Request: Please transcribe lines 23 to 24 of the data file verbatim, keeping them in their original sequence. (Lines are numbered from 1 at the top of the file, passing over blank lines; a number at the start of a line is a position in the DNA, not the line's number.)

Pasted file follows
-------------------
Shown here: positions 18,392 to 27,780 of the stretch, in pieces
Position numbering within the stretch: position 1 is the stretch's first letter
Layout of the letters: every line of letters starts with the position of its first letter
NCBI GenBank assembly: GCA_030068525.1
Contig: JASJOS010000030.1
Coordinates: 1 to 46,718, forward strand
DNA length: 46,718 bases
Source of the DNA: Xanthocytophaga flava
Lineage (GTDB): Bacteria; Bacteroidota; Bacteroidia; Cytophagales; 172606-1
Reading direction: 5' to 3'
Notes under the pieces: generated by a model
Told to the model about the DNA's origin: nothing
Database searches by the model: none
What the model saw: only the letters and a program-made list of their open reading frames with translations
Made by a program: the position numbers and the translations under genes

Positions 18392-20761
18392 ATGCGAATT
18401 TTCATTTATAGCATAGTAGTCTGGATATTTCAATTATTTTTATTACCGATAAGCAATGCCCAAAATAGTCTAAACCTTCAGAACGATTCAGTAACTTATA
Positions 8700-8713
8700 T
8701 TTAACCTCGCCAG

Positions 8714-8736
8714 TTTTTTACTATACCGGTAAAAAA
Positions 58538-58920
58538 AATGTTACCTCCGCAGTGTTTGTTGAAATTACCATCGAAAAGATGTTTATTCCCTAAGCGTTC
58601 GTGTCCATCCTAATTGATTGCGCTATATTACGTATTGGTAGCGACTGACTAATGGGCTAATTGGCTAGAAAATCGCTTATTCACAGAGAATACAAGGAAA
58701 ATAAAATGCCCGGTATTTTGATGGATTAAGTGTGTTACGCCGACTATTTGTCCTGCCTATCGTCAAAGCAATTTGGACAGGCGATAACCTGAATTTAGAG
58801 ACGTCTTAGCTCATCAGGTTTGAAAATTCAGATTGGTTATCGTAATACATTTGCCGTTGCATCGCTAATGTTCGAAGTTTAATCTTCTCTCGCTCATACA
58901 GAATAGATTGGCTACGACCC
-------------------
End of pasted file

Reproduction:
8714 TTTTTTACTATACCGGTAAAAAA
Positions 58538-58920